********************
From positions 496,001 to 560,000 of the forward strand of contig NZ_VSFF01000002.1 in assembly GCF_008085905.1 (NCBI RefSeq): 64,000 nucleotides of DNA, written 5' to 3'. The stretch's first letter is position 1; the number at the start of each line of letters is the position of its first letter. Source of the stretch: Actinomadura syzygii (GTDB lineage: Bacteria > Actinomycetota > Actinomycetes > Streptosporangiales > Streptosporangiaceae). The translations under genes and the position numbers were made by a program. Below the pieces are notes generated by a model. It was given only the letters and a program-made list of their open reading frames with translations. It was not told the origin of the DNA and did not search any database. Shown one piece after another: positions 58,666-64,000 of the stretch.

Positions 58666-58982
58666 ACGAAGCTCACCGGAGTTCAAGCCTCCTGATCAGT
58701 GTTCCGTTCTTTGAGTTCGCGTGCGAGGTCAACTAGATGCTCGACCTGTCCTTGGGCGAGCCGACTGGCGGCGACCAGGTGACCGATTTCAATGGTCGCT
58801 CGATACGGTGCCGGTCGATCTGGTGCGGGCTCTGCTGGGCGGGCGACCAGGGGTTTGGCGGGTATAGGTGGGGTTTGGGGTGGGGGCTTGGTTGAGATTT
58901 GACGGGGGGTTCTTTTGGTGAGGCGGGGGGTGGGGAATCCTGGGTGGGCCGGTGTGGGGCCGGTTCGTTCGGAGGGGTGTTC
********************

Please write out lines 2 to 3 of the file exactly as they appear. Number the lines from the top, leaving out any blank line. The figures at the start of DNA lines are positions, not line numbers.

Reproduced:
Positions 58666-58982
58666 ACGAAGCTCACCGGAGTTCAAGCCTCCTGATCAGT